Beware those with grim tidings of the divorcing hour

divorce

Tis the witching hour of night,

Or bed is the moon and bright,

And the stars they glisten, glisten,

Seeming with bright eyes to listen

For what listen they?

John Keats

I really didn’t want to get involved with the annual mischief that is ‘Divorce Day’ (or is it ‘Divorce Week’, as The Sun recently suggested?). But I did. Now, hot on the heels of that nonsense comes news of the phenomenon of ‘Divorce Hour’. An article in The Telegraph on Sunday declared that we now know “the peak time couples decide to take the plunge”. Oh goody.

OK, so where to start with this?

Let’s have a look at what the article says – after all, it may contain quite useful information, although I confess my hopes were not high when I began reading it. We are told that ‘Divorce Hour’, which is the busiest time for online divorce enquiries, “is between 12.30 and 1am, with 15 per cent of overnight queries coming during this window, according to one set of figures.”

Right, now call me old-fashioned, but I thought an hour comprised sixty minutes, not just thirty minutes, which my quick calculation tells me is the period between 12.30 and 1am. Hmm. I suppose ‘Divorce Half-hour’ doesn’t quite have the right ring about it.

Still, the writer of the article doesn’t seem too concerned about such trivialities as the length of an hour, as she swiftly moves on to inform us that:

“The Co-op said 12 per cent of its enquiries during the busy second weekend of January came in between 10pm and 6am, with similar levels seen during the whole of December.”

After which the article seems to forget the concept of ‘one hour’ entirely.

In other words, we are left with the profound news that people whose marriages are in difficulty think about it more whilst lying awake at night. Who could have possibly guessed?

At this point I am seriously considering not continuing with this post, as I feel the will to live draining away from me. I remind myself that I am a professional, and I must therefore carry on, for the sake of ensuring that my readers are better informed.

So (yes, I am too weary to worry about starting a sentence with ‘so’), what else does the article tell us? Well, not a lot, actually. We get a few quotes from Tracey Moloney, head of family law at Co-op Legal Services, speculating as to the reasons for ‘Divorce Hour/Night’, along with the inevitable response from Harry Benson, Research Director (read: press and media man) at the Marriage Foundation, who tells us that:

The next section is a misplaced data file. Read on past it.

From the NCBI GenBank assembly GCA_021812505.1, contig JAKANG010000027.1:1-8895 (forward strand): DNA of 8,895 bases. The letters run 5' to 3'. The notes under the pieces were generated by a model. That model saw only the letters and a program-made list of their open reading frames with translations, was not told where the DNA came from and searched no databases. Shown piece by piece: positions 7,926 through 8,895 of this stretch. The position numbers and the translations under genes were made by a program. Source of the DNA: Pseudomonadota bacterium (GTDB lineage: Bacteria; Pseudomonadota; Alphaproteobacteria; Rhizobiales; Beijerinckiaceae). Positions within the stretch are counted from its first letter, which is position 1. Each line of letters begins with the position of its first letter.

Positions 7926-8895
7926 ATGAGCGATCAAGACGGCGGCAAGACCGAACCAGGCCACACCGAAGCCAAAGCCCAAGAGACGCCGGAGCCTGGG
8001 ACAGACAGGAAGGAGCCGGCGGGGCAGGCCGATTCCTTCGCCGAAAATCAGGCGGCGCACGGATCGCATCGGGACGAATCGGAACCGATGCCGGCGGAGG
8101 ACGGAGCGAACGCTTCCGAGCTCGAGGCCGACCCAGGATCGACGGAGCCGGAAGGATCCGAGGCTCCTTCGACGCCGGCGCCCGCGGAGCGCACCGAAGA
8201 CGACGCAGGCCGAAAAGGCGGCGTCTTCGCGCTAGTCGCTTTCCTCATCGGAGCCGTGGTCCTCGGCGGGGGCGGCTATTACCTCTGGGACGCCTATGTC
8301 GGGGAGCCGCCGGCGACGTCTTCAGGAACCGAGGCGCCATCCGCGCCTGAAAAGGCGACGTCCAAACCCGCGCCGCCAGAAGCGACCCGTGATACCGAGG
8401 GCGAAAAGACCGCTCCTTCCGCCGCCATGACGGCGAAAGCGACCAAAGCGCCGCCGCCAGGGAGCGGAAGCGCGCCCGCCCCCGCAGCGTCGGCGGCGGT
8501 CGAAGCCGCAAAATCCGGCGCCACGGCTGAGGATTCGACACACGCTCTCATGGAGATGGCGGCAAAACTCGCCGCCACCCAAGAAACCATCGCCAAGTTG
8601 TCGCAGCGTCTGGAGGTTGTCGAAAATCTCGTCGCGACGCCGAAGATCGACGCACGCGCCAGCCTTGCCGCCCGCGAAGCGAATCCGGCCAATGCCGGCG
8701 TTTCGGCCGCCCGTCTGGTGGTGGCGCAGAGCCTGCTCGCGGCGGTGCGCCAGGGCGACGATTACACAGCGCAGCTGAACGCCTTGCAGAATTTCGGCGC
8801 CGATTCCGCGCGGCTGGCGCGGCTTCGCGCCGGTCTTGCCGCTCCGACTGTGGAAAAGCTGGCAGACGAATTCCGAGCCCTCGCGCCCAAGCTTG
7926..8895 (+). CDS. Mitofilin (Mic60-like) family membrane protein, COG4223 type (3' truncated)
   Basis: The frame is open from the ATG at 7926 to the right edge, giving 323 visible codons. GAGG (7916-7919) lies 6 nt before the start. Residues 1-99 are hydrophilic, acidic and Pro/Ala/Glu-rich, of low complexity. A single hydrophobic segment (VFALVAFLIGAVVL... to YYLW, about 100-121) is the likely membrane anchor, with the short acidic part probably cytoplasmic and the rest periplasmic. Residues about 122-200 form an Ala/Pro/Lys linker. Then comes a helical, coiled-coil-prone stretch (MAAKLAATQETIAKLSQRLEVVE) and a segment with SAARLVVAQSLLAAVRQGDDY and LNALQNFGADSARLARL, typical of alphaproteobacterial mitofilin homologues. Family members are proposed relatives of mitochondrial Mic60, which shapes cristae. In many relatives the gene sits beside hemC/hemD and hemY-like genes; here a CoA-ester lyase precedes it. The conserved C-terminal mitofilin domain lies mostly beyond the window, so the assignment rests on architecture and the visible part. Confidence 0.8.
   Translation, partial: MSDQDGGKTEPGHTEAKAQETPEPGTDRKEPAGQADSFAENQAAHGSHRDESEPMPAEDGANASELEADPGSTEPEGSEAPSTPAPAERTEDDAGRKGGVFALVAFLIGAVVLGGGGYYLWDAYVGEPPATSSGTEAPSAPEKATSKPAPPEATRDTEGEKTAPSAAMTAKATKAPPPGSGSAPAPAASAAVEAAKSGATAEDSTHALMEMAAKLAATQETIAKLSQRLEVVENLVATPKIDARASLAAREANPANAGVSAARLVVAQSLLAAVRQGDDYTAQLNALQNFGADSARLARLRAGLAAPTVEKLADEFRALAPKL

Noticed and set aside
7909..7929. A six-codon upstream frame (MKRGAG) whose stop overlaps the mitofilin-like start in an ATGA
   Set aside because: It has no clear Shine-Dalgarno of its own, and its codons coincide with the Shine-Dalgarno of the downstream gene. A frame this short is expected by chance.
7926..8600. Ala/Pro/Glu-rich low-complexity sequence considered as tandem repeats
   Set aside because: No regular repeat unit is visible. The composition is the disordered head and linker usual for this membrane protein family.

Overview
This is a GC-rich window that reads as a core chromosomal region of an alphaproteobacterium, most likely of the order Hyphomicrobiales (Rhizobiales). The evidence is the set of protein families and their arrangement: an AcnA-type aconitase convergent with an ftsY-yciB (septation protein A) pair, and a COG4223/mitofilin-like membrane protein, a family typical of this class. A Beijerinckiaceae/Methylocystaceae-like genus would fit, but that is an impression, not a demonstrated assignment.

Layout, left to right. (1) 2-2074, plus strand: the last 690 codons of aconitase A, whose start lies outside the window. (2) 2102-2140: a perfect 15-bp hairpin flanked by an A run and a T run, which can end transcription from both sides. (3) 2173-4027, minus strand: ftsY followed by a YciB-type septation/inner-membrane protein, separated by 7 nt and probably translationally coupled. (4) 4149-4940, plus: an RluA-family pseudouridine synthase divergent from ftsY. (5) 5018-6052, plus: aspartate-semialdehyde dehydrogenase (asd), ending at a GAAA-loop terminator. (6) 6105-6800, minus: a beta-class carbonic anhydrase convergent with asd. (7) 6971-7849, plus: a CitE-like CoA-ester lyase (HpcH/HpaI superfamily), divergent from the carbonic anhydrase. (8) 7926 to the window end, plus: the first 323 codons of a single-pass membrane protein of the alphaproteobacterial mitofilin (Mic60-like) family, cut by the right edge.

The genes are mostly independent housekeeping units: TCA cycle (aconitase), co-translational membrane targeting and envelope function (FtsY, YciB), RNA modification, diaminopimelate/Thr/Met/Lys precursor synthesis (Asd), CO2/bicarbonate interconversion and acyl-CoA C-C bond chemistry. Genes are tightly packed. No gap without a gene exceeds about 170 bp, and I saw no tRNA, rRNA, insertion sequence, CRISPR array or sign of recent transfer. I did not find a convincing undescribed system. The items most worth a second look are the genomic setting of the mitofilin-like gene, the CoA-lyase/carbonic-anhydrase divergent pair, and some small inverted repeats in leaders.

“Having a smartphone by the bed undoubtedly allows us to execute decisions at unusual hours, for better or worse.”

But, he continues:

“One in ten couples don’t get much further than the divorce application. So it’s never over until it’s over.”

That old cliché may be true, but my experience when practising matched that of Ms Maloney, who said that:

“We don’t have many divorces that don’t go through whether they’re started at 1pm or 1am.”

Quite.

So, dear reader, do you feel better informed? No, I thought not. I suppose that if there’s one thing we can take from all of this, is that in these days of internet-based services there is no longer any nine-to-five Monday-to-Friday constraint upon accessing legal services. That may be seen as a good thing in many quarters, and I’m sure it can be very convenient, but my advice would always be: by all means access information whenever you want, but if you can possibly do so, sit down and have a chat with a human lawyer, before you issue divorce proceedings (or, indeed, before taking any significant step within those proceedings).

Of course, the key phrase there is “if you can possibly do so”. Sadly, in these post-legal aid days many simply can’t afford face-to-face legal advice. For them, my advice would be: of course worrying about the state of your marriage is likely to keep you awake at night, but at the very least wait until the cold light of day before taking any steps you may regret.

Right, now can we please move on from ‘Divorce [Whatever period of time is likely to make the best headline]’?

Unfortunately, I doubt it…

Image by Derek Jensen (Tysto) via Wikipedia 

John Bolch

John Bolch often wonders how he ever became a family lawyer. He no longer practises, but has instead earned a reputation as one of the UK's best-known family law bloggers.

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